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15 Minted Artists to Follow on Instagram

How did we narrow this list to 15? With Minted artists around the world creating beautiful Instagrams, it wasn’t easy, but we considered three things: compelling content, a cohesive look, and posting on the regular. This is just the tip of the creative iceberg—we want to hear your recommendations for other Minted artists to follow on Instagram. Share your suggestions in comments at the end of this article.

Patricia Varga
@parimastudio
Patricia’s Minted Artist Store
The abstract acrylic and new media artist shares the brushstrokes of her process
and takes you inside her Oxnard, California, studio.

Being bold #dscolor #bright #colorful #designinspo

A photo posted by parimastudio (@parimastudio) on

 


Annie Bunker Mertlich
@WildFieldPaperCo
Annie’s Minted Artist Store
Get a look up close at the artist and calligrapher’s elegant, nature-inspired work.

Packing orders all day! Love these kind of days!

A photo posted by Annie Bunker Mertlich (@wildfieldpaperco) on

 


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Meet a Minted Artist: Sarah Brown

As an “M”-level artist in Minted’s CMYK program, Sarah Brown has 125 winning designs on minted.com, but her success didn’t happen overnight. When she entered her first challenge, the 2009 Seasonal Save the Date Challenge, she submitted what she describes “a few terrible designs” and says she was mortified by the scores. “That experience really motivated me to become a better designer and to improve my skills,” she says, in hindsight. “Continuing to enter the design challenges is also a great incentive to keep your work fresh and try new things.”

Here, the designer from St. Joseph, Michigan, shares insights about her experience as a typography-driven designer, and her a-ha! moments along the way.

You’re a self-proclaimed typography enthusiast. When and how did this happen?
I’ve never considered myself a traditional artist—my drawing skills are pretty limited, and I’m generally too impatient for painting. Because of this, I struggled for a while as a designer to find my niche—there’s only so much you can do when you don’t paint or draw. After my first Minted winning design, “A Very Merry Christmas,” in 2010, it clicked with me that beautiful typography is an art form in itself. I received such a great response from that design from the community and consumers, and I began to focus on type-driven designs. I’ve tried to learn all I can about typography from books, online resources, and lots of trial and error.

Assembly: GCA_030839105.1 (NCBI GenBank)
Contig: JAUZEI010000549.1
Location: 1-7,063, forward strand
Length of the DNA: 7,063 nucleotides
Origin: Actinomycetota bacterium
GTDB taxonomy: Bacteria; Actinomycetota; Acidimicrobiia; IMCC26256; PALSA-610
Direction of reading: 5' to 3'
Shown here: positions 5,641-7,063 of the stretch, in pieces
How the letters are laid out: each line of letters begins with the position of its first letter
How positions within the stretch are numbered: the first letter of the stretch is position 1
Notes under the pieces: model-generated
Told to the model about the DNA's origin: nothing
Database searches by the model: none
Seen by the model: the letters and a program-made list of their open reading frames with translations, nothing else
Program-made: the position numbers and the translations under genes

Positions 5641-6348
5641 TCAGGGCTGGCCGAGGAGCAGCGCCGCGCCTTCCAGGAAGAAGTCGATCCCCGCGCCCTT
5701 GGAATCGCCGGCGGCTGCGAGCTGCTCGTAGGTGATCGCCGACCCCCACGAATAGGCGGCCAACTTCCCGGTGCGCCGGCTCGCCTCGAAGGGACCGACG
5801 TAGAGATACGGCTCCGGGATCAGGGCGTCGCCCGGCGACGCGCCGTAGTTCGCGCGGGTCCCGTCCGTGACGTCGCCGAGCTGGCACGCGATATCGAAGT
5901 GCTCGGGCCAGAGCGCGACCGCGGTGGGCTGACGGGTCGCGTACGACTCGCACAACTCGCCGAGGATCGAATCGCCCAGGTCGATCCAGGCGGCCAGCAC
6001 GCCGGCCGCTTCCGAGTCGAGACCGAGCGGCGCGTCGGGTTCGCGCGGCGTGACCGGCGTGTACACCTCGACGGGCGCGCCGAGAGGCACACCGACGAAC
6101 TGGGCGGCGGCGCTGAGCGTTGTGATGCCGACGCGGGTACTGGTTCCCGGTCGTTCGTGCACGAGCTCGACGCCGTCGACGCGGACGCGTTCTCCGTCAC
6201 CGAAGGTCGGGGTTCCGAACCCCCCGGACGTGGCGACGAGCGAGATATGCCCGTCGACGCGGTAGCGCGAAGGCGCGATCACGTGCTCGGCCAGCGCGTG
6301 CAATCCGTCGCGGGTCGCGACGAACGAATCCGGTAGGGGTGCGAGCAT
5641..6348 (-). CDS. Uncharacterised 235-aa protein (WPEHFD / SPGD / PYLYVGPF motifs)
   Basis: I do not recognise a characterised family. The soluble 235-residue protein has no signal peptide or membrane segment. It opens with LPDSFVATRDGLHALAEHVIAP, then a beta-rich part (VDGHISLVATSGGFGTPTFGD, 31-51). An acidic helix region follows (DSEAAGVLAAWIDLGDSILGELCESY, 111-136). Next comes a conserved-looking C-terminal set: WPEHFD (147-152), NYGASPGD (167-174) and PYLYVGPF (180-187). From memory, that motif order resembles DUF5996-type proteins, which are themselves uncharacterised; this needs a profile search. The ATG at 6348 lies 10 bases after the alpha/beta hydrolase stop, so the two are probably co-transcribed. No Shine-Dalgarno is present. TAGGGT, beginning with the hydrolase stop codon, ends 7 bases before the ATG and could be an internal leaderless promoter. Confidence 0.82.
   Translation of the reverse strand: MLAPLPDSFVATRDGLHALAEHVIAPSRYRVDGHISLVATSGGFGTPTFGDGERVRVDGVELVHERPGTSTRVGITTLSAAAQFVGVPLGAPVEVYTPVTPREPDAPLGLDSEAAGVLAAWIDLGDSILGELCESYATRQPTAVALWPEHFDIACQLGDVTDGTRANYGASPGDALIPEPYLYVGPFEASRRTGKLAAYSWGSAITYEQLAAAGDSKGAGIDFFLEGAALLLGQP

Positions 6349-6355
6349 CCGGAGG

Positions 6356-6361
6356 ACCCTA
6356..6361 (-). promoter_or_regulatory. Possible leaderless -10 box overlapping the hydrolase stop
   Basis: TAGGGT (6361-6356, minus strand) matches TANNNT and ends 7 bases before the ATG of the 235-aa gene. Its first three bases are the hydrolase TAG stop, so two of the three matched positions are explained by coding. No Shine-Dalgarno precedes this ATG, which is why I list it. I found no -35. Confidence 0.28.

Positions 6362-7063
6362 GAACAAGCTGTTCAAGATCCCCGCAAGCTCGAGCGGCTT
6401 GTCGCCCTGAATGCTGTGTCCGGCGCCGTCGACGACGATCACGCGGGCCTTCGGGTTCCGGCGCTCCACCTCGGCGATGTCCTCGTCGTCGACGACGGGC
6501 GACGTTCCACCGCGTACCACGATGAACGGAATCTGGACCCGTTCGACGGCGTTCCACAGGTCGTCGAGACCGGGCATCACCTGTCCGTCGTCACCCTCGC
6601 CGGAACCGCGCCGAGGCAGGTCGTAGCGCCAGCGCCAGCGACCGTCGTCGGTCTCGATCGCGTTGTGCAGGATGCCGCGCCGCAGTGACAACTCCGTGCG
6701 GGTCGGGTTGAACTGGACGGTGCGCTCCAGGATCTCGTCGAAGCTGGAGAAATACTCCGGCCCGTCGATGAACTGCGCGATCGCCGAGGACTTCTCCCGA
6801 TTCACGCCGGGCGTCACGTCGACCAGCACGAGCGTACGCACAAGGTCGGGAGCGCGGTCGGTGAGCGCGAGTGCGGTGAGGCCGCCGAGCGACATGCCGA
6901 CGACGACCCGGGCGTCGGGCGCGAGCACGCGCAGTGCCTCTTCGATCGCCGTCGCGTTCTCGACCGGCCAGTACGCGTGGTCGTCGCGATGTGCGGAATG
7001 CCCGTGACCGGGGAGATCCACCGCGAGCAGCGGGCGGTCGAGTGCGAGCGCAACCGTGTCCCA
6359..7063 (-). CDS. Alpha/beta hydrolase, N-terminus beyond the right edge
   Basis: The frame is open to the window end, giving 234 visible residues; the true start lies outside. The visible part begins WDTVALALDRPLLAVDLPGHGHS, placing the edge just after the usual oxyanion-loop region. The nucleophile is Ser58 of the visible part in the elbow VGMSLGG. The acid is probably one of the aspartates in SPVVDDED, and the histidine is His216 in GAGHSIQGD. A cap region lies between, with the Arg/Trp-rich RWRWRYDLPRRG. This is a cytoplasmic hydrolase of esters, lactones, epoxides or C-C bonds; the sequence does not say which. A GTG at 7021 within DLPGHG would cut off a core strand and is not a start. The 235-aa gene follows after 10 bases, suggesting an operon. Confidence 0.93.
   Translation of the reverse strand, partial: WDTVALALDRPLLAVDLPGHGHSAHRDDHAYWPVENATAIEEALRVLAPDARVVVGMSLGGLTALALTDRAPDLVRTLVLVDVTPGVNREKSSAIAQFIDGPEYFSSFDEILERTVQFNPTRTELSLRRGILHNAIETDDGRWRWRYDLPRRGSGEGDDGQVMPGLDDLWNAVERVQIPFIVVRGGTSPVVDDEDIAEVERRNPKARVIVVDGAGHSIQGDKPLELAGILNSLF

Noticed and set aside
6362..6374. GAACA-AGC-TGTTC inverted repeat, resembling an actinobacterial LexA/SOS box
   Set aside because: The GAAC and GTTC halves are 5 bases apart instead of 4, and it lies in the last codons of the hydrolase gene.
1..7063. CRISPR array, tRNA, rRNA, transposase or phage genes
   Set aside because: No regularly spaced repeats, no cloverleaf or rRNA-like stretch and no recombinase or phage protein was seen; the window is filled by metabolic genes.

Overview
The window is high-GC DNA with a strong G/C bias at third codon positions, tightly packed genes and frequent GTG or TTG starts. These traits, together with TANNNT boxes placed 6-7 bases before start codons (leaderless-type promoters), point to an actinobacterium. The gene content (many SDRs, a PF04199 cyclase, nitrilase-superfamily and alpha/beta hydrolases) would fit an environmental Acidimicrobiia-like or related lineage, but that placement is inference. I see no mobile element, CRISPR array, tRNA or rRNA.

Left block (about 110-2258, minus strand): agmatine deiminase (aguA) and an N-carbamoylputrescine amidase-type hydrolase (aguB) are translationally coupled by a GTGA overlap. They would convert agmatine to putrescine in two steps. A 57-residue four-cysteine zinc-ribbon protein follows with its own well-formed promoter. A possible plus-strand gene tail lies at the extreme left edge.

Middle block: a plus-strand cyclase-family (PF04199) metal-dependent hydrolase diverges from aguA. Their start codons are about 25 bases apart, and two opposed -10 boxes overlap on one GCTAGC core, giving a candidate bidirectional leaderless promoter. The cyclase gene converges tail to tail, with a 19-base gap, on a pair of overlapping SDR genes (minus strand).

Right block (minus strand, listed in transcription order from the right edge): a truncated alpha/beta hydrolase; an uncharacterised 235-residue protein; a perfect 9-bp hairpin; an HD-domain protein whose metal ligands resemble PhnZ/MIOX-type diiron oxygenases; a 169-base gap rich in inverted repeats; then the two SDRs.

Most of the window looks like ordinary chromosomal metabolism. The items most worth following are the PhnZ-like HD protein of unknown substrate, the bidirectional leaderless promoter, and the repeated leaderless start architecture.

Merry First Christmas” by Sarah Brown

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Top 10 File Prep Tips for Minted Artists

By Olivia Goree

If you’ve won a Minted Challenge, congratulations! While you’re still basking in winner’s glow, you’ll receive a file request email from my team, Minted Files. We understand that there are a lot of elements to keep track of when setting up your customizable art and stationery files. In light of our file submission policy for customizable art and stationery, we’re here to help you. Here’s a list of what we consider the Top 10 File Preparation Tips to help you clean up your files and get your designs launched as quickly and seamlessly as possible.

1. Use Provided Template Layers

The layers in your provided Minted templates are not only there to help us with our production process, but also to help you organize your artwork. These layers mimic how a customer is able to customize your design on our site, so placing elements in the correct layers is very important. The foil layer, for example, is placed on top, as this is the last piece printed on top of all other digital elements.

For more information on how to utilize these layers, read the File Prep Instructions PDF included in your request email or check out our Template Tutorial Videos.

2. Tackle Tricky Text Boxes

When formatting text boxes, it’s important to put yourself in the customer’s shoes. Text in each text box should consist of the same font and character settings in order to work in our customizer. For example, in “Safari Party Animals” by Snow and Ivy, you’ll notice that each text treatment is separated out in the design file, which allows a customer to change text in each area while keeping the same styling. Important reminder: Avoid using glyphs in any editable text, if possible.

To learn more about setting up text in your files, watch our Text Best Practices video.